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Category Archives: Research

Eiger Presents Clinical Trial Results at The Liver Meeting Digital Experience™ 2020

By Beatrice Zovich

The 2020 meeting of the American Association for the Study of Liver Diseases (AASLD) in November offered the opportunity for scientists from industry and academia to present their findings from clinical trials, studying new medications for hepatitis B and D. Two such presentations were given by Eiger BioPharmaceuticals, Inc. who presented their findings about how well their medications peginterferon lambda and lonafarnib work, both independently and in combination, to treat hepatitis delta virus (HDV) and halt liver fibrosis. The results are promising and offer hope for those affected by HDV.

The two medicines under investigation in these studies work in different ways. Lonafarnib works by blocking farnesyl transferase, an enzyme involved in prenylation, the modification of proteins that is necessary for the life cycle of HDV. Peginterferon lambda, on the other hand, triggers immune responses that are crucial for host protection during viral infections. Lambda can also target liver cells accurately, thus reducing the effects of inadvertently targeting central nervous system cells and making it more tolerable to those taking it (Eiger, 2020).

Eiger’s first study examined how well peginterferon lambda and lonafarnib (known as LIFT – Lambda InterFeron combo Therapy) work together to lower levels of HDV RNA, 24 weeks post-treatment (Eiger, 2020). This was a Phase 2 study. Lambda was administered at a dosage of 180 mcg once weekly, in combination with 50 mg of Lonafarnib and 100 mg of ritonavir given twice daily, for 24 weeks. The results of this study found that 77% of the 26 participants saw their HDV RNA levels decline and reach a level that was either undetectable or below the level of quantification. 23% of these participants were able to maintain these levels for 24 weeks after treatment had ended. Both tenofovir and entecavir were started prior to treatment for management of HBV. The observed side effects of this regimen were mild to moderate and included mostly gastrointestinal issues or were related to blood chemistry (Eiger, 2020).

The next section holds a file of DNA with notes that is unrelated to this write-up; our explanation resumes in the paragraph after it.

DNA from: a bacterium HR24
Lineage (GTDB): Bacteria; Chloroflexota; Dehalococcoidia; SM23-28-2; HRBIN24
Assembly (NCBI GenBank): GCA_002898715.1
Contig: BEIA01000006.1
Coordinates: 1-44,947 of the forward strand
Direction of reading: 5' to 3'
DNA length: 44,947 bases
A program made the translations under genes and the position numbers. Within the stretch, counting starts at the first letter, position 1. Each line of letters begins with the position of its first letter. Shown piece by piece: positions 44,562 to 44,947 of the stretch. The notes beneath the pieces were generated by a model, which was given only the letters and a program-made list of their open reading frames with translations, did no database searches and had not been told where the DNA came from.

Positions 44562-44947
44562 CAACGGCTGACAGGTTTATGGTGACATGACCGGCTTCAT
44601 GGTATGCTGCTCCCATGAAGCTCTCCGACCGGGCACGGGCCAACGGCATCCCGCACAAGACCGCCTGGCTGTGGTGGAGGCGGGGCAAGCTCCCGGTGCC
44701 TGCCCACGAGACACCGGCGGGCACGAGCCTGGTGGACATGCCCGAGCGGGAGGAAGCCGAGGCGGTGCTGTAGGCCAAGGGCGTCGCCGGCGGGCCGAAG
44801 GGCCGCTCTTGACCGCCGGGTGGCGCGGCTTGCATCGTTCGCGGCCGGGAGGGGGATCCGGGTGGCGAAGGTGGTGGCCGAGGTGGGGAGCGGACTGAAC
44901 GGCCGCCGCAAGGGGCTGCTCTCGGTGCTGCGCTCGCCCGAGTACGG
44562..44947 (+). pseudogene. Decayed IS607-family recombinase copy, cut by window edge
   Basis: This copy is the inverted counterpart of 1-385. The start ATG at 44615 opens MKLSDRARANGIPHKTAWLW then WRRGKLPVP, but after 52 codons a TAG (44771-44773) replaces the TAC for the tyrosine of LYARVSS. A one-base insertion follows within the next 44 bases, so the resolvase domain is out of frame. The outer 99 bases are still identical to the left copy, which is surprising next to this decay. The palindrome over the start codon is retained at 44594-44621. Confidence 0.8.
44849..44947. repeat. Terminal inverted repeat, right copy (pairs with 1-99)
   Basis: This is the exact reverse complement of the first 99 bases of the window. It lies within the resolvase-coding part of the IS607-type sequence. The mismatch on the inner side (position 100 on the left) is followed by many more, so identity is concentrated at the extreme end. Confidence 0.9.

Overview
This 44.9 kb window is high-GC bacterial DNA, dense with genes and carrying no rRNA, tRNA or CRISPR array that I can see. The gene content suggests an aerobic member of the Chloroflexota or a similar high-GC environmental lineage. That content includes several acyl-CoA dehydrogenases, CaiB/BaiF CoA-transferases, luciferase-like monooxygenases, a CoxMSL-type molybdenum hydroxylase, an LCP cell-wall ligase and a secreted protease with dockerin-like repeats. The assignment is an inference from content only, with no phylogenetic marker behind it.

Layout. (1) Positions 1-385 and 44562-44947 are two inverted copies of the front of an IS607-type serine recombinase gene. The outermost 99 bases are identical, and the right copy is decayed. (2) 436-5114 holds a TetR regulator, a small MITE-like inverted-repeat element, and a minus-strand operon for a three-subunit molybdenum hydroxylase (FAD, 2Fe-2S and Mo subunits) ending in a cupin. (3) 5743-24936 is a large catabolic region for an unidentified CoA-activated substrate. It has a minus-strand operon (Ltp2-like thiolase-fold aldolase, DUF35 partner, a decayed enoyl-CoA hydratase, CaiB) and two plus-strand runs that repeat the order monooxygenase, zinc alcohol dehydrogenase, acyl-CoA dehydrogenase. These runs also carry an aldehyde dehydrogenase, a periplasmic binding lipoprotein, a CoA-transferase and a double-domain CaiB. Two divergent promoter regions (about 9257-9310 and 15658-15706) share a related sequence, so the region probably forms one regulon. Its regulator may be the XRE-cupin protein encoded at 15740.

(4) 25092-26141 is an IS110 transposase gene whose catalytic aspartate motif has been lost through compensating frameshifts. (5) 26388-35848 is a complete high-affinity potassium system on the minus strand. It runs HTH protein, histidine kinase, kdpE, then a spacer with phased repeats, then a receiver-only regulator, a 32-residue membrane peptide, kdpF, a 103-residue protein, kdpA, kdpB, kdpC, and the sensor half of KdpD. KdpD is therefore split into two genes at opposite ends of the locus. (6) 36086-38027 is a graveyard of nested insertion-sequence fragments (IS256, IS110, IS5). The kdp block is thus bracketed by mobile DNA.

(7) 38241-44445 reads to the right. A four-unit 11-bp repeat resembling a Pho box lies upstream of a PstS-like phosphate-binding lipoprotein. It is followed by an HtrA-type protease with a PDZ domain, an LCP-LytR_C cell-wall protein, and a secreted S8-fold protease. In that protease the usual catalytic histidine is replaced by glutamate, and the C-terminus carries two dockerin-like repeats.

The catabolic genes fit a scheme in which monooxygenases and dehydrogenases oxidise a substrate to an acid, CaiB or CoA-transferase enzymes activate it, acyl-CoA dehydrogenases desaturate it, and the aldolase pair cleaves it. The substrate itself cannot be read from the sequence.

The second study found that peginterferon lambda caused the regression of liver fibrosis after 48 weeks of treatment in people living with hepatitis delta. Two case studies emerged from the completed Phase 2 LIMT (Lambda Interferon MonoTherapy) study (Eiger, 2020). In these studies, a total of 33 participants received either 180 µg or 120 µg of lambda subcutaneous injections weekly for 48 weeks. Results indicated that degrees of liver fibrosis and levels of HDV RNA declined below the level of quantification in some participants, even after 72 weeks in a handful of cases. In some instances, ALT levels decreased as well. Side effects were found to be mild to moderate and fewer than those experienced by participants who had taken peginterferon alpha in the past. Side effects were primarily flu-like in nature (Eiger, 2020). 

Therapies for hepatitis B and D will only continue to improve and become more precise and targeted as time goes by. Check out the Hepatitis Delta Connect website for detailed information on HDV, as well as current clinical trials and a drug watch page, both of which are updated regularly. (A brand-new clinical trial has just been added!) For more information about Eiger BioPharmaceuticals, click here

References

Eiger BioPharmaceuticals, Inc. (2020, November 17). Eiger Announces Positive Peginterferon Lambda – Lonafarnib Combination End of Study Results from Phase 2 LIFT HDV Study in Late-Breaker Session at The Liver Meeting Digital Experience™ 2020. Retrieved December 30, 2020, from https://www.biospace.com/article/releases/eiger-announces-positive-peginterferon-lambda-lonafarnib-combination-end-of-study-results-from-phase-2-lift-hdv-study-in-late-breaker-session-at-the-liver-meeting-digital-experience-2020/